Objectionable voices do still appear, even on these broadcast stations: Hali Palombo produced a nice background to the unique Brother Stair, now deceased (Hali was concerned she was somehow responsible), and his voice can still be heard on the short waves – though in time he, too, will vanish from the airwaves completely.

More recently I’ve turned to AM (or medium wave) to scan the stations I can pick up here in our new home on the south coast.

Coming from a semi-submerged duplex flat in north London, I am still finding such mundane things as decent MW reception a novelty. The number of stations I can find on the dial has jumped from 5-10 to about 80.

Better yet, I’m closer to the coast and so now I’m regularly picking up stations from the continent, as far afield as Spain, Italy or Tunisia. I recently learned of goodnatured contests among medium wave listeners doing bandscans on particular frequencies to track down as many distant stations as they can. It appeals to me. It’s early days in my MW-listening, but I’m enjoying the renewed interest, and it’s scratching a similar itch to when I started out short wave listening.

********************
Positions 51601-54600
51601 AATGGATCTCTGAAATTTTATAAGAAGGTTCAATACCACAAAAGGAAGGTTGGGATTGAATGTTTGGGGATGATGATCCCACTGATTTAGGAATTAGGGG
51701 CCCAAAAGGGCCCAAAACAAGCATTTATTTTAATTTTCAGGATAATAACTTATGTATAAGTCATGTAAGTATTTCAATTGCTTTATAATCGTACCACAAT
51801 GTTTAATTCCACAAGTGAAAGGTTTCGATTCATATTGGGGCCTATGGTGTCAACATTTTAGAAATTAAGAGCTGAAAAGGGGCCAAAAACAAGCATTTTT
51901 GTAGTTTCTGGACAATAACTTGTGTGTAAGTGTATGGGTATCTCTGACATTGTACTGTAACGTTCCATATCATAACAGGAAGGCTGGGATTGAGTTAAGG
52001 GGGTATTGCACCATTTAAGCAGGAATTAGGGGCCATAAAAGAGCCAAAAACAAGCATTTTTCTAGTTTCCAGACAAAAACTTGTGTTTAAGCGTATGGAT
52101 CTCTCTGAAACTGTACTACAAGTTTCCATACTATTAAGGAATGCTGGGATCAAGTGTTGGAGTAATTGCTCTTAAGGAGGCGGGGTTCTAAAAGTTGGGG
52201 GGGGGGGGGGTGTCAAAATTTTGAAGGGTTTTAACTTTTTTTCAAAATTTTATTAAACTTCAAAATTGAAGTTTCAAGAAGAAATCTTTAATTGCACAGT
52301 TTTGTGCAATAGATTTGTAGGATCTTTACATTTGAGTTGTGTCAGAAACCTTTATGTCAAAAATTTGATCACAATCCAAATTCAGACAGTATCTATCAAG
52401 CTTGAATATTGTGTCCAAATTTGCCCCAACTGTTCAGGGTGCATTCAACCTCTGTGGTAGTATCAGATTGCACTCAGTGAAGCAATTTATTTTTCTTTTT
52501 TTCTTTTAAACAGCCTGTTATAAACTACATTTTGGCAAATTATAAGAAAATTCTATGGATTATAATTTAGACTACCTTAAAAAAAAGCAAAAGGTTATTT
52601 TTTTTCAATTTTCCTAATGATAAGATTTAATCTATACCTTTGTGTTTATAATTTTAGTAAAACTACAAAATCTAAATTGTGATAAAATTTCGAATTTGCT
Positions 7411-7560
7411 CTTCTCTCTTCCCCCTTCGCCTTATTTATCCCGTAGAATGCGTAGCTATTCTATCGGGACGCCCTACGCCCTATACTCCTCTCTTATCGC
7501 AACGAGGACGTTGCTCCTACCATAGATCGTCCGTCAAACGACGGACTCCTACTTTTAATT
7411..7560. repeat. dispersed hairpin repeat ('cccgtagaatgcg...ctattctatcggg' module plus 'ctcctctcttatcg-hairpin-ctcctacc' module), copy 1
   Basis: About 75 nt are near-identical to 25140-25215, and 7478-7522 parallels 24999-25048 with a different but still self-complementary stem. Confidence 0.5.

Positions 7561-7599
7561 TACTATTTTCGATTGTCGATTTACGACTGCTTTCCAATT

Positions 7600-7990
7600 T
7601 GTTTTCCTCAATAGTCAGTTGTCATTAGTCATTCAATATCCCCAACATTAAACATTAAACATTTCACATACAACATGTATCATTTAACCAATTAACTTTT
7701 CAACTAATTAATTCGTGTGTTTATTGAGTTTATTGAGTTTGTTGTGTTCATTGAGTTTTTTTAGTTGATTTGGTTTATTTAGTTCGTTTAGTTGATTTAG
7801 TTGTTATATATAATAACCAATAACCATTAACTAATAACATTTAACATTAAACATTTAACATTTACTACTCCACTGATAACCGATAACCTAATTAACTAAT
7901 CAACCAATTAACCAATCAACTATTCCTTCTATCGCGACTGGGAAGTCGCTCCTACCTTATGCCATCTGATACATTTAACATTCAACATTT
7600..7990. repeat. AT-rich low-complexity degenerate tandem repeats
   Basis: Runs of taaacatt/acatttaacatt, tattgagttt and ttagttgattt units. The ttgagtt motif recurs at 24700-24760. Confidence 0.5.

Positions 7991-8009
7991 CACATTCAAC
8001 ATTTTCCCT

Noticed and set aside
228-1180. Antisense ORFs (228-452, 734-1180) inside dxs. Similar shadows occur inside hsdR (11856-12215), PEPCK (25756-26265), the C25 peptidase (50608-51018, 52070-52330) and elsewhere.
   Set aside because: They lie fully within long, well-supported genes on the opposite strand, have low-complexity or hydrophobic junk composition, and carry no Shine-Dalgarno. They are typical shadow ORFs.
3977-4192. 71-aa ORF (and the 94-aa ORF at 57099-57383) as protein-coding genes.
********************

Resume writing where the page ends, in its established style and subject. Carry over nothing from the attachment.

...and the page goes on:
It’s not quite the same as the desert-bound, car-based AM radio scans Mr Reeves gets up to – the various stations are in many different languages for one. But it still captivates my imagination tuning around just to see what’s out there, and to try and establish how far that signal has come to reach me and my little portable radio.


These are some of the inputs that have been swirling around in my brain, and it feels somehow validating to have downloaded them into this machine, at least for me. And for you?